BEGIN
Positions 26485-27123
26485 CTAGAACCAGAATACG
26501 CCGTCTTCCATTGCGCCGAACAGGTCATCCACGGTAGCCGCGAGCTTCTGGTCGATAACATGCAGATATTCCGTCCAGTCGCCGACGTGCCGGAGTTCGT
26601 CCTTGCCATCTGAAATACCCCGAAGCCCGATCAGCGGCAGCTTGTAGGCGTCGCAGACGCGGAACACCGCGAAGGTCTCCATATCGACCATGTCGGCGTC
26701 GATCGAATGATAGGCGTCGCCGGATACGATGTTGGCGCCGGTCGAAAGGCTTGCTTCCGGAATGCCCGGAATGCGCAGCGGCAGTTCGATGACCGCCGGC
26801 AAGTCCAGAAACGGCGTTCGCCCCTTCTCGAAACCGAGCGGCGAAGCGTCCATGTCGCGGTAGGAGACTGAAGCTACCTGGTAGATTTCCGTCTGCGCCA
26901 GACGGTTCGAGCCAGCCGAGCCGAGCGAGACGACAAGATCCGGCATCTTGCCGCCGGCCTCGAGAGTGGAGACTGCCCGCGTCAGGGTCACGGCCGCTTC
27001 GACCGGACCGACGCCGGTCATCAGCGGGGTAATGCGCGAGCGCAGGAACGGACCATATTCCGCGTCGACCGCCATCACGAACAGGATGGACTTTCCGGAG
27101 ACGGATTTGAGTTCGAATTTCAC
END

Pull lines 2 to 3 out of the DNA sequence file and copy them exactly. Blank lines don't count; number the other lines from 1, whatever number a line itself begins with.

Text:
26485 CTAGAACCAGAATACG
26501 CCGTCTTCCATTGCGCCGAACAGGTCATCCACGGTAGCCGCGAGCTTCTGGTCGATAACATGCAGATATTCCGTCCAGTCGCCGACGTGCCGGAGTTCGT